It could not be more ironic: carbon dioxide, the greenhouse gas responsible for climate change, may be able to help the renewables energy industry in the future. Scientists have discovered a way to turn carbon dioxide into ethanol with a single catalyst, totally by accident. The accidental discovery, however, may have huge implications on balancing the power grid supplied by intermittent renewable sources, the scientists say, by creating a way to store excess electricity generated from wind and solar.
At the upper edge of the atmosphere, where the sky kisses outer space, a few molecules of nitrogen and oxygen bounce around. If we consider the presidential election as playing out at the surface of the Earth, amid a thick atmosphere of invective and accusation, it is not a stretch to say the relative importance of space policy lies somewhere near the edge of space, bouncing around inconsequentially, like these stray molecules. Even so, the next president of the United States will have the ability, if not the desire, to shape the future of America’s civil space programs—especially with major decision points on the horizon, including the privatization of spaceflight and the details of where humans
Every day in the United States, millions of expectant mothers take a prenatal vitamin on the advice of their doctor. The counsel typically comes with physical health in mind: folic acid to help avoid fetal spinal cord problems; iodine to spur healthy brain development; calcium to be bound like molecular Legos into diminutive baby bones. Questions about whether ADHD might arise a few years down the road or whether schizophrenia could crop up in young adulthood tend to be overshadowed by more immediate parental anxieties. In 2013, University of Colorado psychiatrist Robert Freedman and colleagues recruited 100 healthy, pregnant women from greater Denver to study whether giving the B vitamin choline during pregnancy would enhance brain growth in the developing fetus.
In the movies, the prehistoric soundscape is filled with brachiosaurus bellows, velociraptor shrieks and Tyrannosaurus rex roars. But paleontologists don’t know what the dinosaurs’ world sounded like. Now researchers studying the fossilized remains of a 66-million-year-old Antarctic waterfowl called Vegavis iaai have discovered the oldest-known avian voice box, called a syrinx. The finding suggests the ancient bird honked and quacked like today’s geese and ducks.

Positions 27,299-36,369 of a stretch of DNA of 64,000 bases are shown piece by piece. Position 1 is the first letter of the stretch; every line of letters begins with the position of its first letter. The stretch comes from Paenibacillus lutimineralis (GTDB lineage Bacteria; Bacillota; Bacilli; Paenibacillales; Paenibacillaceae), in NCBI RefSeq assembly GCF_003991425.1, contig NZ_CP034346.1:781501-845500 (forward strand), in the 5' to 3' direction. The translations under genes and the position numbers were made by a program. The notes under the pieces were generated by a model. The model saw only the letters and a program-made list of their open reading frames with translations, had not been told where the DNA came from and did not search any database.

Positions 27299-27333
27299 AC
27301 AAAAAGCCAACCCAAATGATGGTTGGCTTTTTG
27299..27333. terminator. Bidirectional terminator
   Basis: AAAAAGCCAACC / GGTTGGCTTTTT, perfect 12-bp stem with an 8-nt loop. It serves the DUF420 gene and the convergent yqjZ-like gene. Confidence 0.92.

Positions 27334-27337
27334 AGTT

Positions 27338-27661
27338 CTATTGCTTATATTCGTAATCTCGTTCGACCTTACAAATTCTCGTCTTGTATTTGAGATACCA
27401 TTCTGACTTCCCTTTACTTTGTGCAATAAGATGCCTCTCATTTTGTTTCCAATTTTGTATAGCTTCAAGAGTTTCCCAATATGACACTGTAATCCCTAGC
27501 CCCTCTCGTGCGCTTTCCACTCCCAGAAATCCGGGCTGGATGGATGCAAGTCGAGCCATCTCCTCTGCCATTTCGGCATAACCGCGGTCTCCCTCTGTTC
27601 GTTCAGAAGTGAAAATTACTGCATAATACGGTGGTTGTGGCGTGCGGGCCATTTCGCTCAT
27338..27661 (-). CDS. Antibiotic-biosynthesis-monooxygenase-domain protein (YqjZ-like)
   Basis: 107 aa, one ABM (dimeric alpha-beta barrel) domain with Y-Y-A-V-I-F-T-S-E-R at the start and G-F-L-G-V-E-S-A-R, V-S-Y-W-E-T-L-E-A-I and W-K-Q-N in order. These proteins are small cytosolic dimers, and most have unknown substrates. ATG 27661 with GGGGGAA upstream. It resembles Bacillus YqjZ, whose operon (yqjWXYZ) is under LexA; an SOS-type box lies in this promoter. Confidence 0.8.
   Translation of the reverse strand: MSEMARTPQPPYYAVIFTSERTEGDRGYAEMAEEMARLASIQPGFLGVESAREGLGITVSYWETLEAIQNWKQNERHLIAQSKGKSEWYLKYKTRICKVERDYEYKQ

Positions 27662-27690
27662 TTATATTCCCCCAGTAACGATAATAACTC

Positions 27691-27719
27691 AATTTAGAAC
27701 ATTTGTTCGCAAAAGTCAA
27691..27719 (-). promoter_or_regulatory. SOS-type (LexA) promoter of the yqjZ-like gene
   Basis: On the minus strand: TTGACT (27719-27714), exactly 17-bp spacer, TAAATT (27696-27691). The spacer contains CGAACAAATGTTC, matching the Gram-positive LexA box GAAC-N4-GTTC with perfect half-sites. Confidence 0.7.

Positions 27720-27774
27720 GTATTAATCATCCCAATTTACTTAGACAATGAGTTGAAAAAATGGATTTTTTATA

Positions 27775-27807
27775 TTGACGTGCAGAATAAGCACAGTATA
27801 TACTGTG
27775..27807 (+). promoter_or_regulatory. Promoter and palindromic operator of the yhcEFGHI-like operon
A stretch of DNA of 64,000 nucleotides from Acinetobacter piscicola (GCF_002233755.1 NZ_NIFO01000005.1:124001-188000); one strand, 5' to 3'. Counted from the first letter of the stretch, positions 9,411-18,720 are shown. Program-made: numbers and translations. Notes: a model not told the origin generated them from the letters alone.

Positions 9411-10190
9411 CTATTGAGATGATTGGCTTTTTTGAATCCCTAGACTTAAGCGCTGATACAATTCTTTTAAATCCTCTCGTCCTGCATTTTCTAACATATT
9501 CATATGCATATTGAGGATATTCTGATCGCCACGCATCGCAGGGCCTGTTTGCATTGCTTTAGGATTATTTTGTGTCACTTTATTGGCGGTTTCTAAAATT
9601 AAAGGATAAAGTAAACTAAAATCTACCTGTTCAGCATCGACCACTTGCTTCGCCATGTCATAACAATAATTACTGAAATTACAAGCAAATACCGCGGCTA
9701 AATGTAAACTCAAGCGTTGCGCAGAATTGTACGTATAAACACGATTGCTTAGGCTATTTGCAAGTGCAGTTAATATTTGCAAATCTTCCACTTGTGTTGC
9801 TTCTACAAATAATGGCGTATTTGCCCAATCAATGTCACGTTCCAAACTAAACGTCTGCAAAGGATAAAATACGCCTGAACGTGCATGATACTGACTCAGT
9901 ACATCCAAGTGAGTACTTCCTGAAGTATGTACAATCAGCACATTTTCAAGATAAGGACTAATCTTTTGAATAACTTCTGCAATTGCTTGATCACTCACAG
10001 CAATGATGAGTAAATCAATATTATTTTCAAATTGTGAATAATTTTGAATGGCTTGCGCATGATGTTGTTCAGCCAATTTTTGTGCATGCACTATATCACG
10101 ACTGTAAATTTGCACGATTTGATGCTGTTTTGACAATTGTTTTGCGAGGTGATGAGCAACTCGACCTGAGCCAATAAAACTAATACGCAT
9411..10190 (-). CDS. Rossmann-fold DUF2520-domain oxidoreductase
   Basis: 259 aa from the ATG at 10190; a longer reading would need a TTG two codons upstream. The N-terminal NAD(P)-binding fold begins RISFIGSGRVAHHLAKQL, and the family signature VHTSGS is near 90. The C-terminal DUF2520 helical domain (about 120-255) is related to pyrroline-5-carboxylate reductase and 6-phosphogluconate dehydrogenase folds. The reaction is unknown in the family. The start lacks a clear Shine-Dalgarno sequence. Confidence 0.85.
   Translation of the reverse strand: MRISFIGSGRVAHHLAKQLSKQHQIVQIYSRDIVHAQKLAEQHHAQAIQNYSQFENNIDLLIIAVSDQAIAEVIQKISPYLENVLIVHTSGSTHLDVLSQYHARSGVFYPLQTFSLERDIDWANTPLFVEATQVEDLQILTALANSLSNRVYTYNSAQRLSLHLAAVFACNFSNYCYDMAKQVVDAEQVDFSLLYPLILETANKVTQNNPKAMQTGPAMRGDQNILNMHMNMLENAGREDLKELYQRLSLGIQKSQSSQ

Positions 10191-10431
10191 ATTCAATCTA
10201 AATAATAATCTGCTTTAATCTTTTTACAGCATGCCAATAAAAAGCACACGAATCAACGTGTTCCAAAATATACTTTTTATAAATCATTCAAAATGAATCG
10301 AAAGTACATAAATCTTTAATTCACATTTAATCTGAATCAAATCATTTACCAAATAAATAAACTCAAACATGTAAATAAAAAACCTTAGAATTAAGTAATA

In an interview with CNN's Jake Tapper, Garry Kasparov a Russian activist said Vladimir Putin sees Donald Trump as an ideal counterpart in his agenda.
The ancestors of today’s slithery snakes once sported full-fledged arms and legs, but genetic mutations caused the reptiles to lose all four of their limbs about 150 million years ago, according to two new studies. The findings are welcome news to herpetologists, who have long wondered what genetic changes caused snakes to lose their arms and legs, the researchers said. Both studies showed that mutations in a stretch of snake DNA called ZRS (the Zone of Polarizing Activity Regulatory Sequence) were responsible for the limb-altering change. According to one study, published online Oct. 20 in the journal Cell, the snake’s ZRS anomalies became apparent to researchers after they took several mouse embryos, removed the mice’s ZRS DNA and replaced it with the ZRS section from snakes.
You frequently hear about the sale of a car or a house, but it is not too often you get word of the transfer of ownership of a million dollar telescope. That’s exactly what happened on October 18, when the Defense Advanced Research Projects Agency (DARPA) handed over control of the 3.5-meter Space Surveillance Telescope (SST) to the U.S. Air Force Space Command. Now that it is under the direct supervision of the Air Force, the military branch plans to undertake the complex project of moving the telescope from its installation at White Sands New Mexico to its new home in Australia. Operational since February 2011, the SST is capable of scanning large regions of the sky, with an affinity for detecting
Almost 20 years ago, Berkshire Hathaway (NYSE:BRK-B) vice-chairman Charlie Munger gave a talk called "The psychology of human misjudgment" at Harvard. He's given dozens of talks since, but I don't think any match its wisdom and usefulness. I recently came found the talk on video. You can listen to the whole thing here, and I highly encourage you to if you have an hour to spare. For the impatient, the talk discusses about 18 separate biases that cause people to fool themselves make bad decisions. I've summarized them here, along with a few comments from Munger. 1. Under-recognition of the power incentives. "I think I've been in the top 5% of my age cohort all my life in understanding the power